The easiest way to name a bird is to have it name itself! We know these six Virginia birds by names derived from their calls.
The Smithsonian Migratory Bird Center estimates that between 365 million and 998 million birds die in the United States each year from collisions with windows. Fortunately, homeowners can accident-proof their windows in multiple ways.
Sign up soon for ASNV’s eight-day, seven-night, Panamanian birding adventure, including two nights at the Canopy Tower, three nights at Canopy Lodge, and two nights at Gamboa Rainforest Resort.
With ASNV funding support, the Friends of Dyke Marsh have completed the purchase and planting of native flora in a 0.65-acre area along the Haul Road, the main trail through the Dyke Marsh Wildlife Preserve, which lies along the Potomac River a mile south of Alexandria, Virginia.
More than seventy owl enthusiasts assembled at the National Wildlife Federation building in Reston on September’s last Sunday to take a close look at owls. The ASNV Audubon Afternoon program “A Year in the Life of an Owl” allowed participants to see and photograph four owl species up close—Great Horned, Barred, Barn, and Screech, all trained to perch on the gloved hands of staff instructors from Secret Garden Birds and Bees, a group that helps rehabilitate injured owls and other birds.
Identifying shorebirds in the field is one of the more challenging activities for birders. Interest in meeting that challenge must be keen, however, because a recent ASNV class in shorebird identification, held at Fairfax High School August 16, sold out all seats.
Owls are our nocturnal neighbors, leading secretive lives in woods and fields around us. Rarely seen during the day, they can be hard to spot at night. Here are 12 things to know about these elusive birds.
The Trump administration is seeking to change the Endangered Species Act in ways that will diminish 45 years of protections for jeopardized species and remove habitat protections that keep roads, pipelines, oil wells, and other development out of diminishing wildlife habitat. The administration says it is streamlining the law, but in fact it is threatening to turn the nation into a corporate-driven endangered-species factory.
Even if you have not visited the Prince William County landfill, you may have heard that it is a magnet for Bald Eagles, among other birds, including clouds of gulls. You can stand at a random spot and count more than 20 adult eagles at a time. Bit of a shame, really, that we have pulled Bald Eagles back from the brink of extinction, thanks largely to federal protective laws, only to have then turn into connoisseurs of rubbish.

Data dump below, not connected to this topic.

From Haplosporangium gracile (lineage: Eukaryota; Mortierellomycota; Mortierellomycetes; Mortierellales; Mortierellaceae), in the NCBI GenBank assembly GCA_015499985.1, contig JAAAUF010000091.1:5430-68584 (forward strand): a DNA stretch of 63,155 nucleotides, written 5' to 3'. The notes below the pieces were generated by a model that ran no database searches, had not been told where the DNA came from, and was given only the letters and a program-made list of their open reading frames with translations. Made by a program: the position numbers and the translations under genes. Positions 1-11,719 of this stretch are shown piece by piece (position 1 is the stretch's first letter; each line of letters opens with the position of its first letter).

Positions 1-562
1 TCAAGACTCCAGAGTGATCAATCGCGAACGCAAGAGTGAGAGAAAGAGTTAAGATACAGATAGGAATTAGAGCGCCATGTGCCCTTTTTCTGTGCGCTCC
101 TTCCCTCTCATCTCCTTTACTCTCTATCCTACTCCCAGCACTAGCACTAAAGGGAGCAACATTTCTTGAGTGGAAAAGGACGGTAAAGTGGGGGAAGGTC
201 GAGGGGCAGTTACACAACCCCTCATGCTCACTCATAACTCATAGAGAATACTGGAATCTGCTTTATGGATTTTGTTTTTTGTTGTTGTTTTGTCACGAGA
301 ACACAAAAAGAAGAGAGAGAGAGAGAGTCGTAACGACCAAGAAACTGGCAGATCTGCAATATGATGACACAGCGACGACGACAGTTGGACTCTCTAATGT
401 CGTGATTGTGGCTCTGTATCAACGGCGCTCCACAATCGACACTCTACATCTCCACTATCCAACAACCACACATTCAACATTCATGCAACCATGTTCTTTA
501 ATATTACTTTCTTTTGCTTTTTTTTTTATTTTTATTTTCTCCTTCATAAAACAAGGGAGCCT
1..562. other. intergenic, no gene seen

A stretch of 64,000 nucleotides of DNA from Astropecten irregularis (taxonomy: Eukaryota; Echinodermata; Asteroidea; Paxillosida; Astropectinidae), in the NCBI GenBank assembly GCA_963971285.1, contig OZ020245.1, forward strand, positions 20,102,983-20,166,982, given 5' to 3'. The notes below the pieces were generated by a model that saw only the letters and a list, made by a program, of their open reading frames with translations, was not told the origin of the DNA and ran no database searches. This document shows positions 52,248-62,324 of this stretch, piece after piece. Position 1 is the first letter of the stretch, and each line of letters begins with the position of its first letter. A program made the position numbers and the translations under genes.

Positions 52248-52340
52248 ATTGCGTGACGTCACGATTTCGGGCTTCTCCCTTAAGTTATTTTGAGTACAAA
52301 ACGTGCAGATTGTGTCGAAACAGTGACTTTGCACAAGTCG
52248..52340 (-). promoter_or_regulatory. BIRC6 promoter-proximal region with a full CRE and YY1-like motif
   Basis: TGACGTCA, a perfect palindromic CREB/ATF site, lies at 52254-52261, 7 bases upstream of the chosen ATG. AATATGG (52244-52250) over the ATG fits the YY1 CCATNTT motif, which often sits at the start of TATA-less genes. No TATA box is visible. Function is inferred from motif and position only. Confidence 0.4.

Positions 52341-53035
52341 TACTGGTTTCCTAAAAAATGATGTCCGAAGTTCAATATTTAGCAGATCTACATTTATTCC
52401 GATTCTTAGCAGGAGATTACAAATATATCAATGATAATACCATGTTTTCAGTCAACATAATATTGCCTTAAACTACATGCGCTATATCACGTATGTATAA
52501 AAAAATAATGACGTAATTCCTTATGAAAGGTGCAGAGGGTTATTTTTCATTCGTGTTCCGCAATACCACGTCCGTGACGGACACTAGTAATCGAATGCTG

ASNV on July 13th submitted comments to the National Park Service regarding plans for repair and reconstruction of the George Washington Memorial Parkway. This construction could have negative effects on bald eagles nesting near the parkway.
There’s one important item missing from this month’s President’s Message—when Carl Kikuchi thanked our retiring board members for their service he forgot to mention that he also is leaving us. That oversight is no surprise for a guy who never sings his own praises and who, sadly for us, is migrating permanently to join his flock in Arizona.
Plastics are an increasing threat to our environment. Birds are jeopardized too: an estimated 1 million sea birds die each year from ingesting plastic. In our throw-away culture, millions of plastic bottles and bags are simply tossed away yearly, without any thought to their environmental impacts.
Funded in part by contributions from the Audubon Society of Northern Virginia (ASNV), 35 volunteers assembled at the Dyke Marsh Wildlife Preserve on May 9 and June 9 to plant some 2,000 native trees and plants on a 0.65-acre site previously overwhelmed by non-native or invasive plants such as English ivy, mile-a-minute and stiltgrass.
At about 3 p.m. Friday we arrived at Cape Henlopen State Park, where we walked the beach along the bay. Officials had roped off part of the beach, excluding people for the protection of endangered Least Terns and Piping Plovers nesting there along with threatened Oyster Catchers. Using scopes, we saw Piping Plovers, Oyster Catchers, many Laughing Gulls, and various shorebird species.
Have you heard the one about Franklin opposing the Bald Eagle as national symbol? Well, it may not be true. The Bald Eagle has ranged widely across U.S. coins, paper currency, and government stationary for more than 200 years.
Do you have word processing skills? Would you like to (really) help ASNV? Our long-time devoted Webmaster has told us that he and his wife are moving to Arizona.
Many thanks to Northwest Federal Credit Union for its very generous gift of 100 Backyard Birds of the Mid-Atlantic folding guides. In addition to use in support of ASNV’s Youth Education Programs, the guides will be used in conjunction with Celebrating Birds, a summer-long, family-focused program investigating the Science, Technology, Engineering, and Mathematics of birds.
ASNV recognized Bob Shipman for his eleven years as compiler of the Manassas-Bull Run Christmas Bird Count, from 2007 through 2017. Over the eleven years, 1,071 observers participated, spending 1,811 hours looking for birds in their assigned areas, 32 hours owling, and 15 hours at feeder watches. They counted 241,735 individual birds.
The Northern Virginia Bird Survey is held annually in June. Carolyn Williams leads the effort. Many thanks to all who participated in the 2017 survey! 42 volunteers, including 6 new to the NVBS, covered 523 survey points and counted 7,394 birds representing 95 species. Survey results are available here.